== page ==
National energy independence took another leap forward with today's rollout of the Air Force Energy Plan. The plan serves as the framework for communicating Air Force energy goals and further expands a culture shift "where Airmen make energy a consideration in everything we do."
"The case for action to reduce our energy consumption and diversify our energy sources is more compelling than ever," states the plan. "Military forces will always be dependent on energy, but we must dramatically reduce the risk to national security associated with our current energy posture."
The Air Force is the largest user of energy in the federal government. The Air Force Energy Plan supports Air Force priorities and provides links to energy goals established by the federal government. It involves energy-focused considerations from initial design and acquisition through effective use of Air Force resources.
"Integrating energy considerations into Air Force operations is not new," said Ms. Debra Walker, currently performing the duties of the Assistant Secretary of the Air Force for Installations, Logistics and Environment. "While we have recently developed overarching policy guidance, the Air Force Energy Plan provides us with a foundational, comprehensive plan from which to execute programs."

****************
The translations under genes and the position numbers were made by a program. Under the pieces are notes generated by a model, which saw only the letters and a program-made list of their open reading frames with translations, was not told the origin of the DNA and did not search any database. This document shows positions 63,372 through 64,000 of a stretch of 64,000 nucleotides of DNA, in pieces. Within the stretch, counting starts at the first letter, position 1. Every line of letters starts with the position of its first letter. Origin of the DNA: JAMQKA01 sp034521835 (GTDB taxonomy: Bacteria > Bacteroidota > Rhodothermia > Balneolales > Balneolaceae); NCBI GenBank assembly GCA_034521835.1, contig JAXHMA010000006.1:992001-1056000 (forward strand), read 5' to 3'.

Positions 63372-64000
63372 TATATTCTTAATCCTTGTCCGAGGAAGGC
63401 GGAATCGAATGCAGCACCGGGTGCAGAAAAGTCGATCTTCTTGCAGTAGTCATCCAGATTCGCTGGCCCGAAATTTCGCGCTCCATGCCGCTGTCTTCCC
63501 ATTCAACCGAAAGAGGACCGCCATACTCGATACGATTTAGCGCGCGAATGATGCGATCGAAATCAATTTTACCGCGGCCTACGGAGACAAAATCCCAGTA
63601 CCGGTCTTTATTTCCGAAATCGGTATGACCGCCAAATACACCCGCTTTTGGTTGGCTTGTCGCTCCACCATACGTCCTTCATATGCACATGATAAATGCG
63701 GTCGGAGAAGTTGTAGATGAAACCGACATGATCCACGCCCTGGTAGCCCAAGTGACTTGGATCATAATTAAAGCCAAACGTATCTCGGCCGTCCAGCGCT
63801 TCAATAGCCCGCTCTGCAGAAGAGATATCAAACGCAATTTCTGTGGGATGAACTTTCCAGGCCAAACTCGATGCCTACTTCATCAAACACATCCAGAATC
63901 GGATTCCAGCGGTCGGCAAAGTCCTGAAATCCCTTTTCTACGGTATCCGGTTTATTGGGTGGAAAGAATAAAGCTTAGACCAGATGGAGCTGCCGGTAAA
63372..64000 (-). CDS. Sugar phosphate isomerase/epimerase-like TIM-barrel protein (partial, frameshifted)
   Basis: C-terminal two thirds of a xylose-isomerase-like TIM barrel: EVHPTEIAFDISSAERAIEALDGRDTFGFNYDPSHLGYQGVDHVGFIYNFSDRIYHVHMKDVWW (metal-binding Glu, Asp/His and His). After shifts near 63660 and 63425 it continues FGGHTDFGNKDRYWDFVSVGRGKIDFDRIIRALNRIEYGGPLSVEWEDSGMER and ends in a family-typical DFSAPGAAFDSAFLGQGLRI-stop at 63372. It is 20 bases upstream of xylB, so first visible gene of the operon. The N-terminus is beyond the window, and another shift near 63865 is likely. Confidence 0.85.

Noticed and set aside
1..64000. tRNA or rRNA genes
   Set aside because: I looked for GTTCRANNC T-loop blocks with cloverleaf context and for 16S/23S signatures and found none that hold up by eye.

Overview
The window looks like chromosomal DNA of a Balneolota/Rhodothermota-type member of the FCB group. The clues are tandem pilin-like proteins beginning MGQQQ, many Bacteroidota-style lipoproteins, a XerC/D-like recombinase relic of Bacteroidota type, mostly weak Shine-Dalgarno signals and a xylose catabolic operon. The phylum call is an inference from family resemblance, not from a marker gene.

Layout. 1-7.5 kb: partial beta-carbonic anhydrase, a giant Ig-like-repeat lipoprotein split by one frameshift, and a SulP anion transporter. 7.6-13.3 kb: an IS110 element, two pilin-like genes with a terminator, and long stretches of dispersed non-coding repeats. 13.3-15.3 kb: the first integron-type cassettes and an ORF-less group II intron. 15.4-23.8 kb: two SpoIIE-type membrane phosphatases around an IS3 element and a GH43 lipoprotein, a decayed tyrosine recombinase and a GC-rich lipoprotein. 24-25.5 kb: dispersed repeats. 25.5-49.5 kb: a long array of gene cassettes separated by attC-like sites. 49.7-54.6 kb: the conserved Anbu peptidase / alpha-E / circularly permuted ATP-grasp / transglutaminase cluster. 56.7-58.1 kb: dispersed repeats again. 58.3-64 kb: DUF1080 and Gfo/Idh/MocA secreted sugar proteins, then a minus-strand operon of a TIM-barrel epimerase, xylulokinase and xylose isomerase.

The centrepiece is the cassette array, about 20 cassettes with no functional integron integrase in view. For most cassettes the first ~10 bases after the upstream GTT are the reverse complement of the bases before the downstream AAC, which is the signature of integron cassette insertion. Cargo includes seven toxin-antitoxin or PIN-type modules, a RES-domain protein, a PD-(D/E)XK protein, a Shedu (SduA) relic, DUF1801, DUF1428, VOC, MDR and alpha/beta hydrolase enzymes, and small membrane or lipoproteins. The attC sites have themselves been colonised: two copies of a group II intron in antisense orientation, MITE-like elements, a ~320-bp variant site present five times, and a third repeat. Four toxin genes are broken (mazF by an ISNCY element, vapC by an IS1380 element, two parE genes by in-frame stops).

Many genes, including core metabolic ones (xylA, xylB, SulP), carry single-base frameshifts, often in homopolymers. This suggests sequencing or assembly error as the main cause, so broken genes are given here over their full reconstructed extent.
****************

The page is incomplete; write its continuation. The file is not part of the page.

The plan is written in "...plain English. It explains installation energy requirements, goals and targets," said Ms. Walker. "But these requirements, goals and targets are part of a larger plan that includes acquisition and technology, changing the culture and how we train and indoctrinate people about considering energy in their duties and other matters. It also strongly considers aviation operations."
Colonel Suzanne Johnson, Chief of Policy and Planning, worked on the plan for more than two years. The final product is laid out in four sections: The core document, which gives an overview, and three appendices: Aviation Operations, Infrastructure, and Acquisition.
The desired effect will be achieved through a three-part strategy, which can be applied to any functional area: (1) reduce demand, (2) increase supply--through a variety of alternative and renewable types of energy, and (3) change the culture.
"We are proud of the energy initiatives already implemented by the Air Force," Ms. Walker said. "But this gets an actual, institutionalized, long-range energy plan into 2035. Otherwise, we have no unity of purpose, no unity of effort."
The Air Force Energy Plan was signed by Secretary of the Air Force, Michael Donley.
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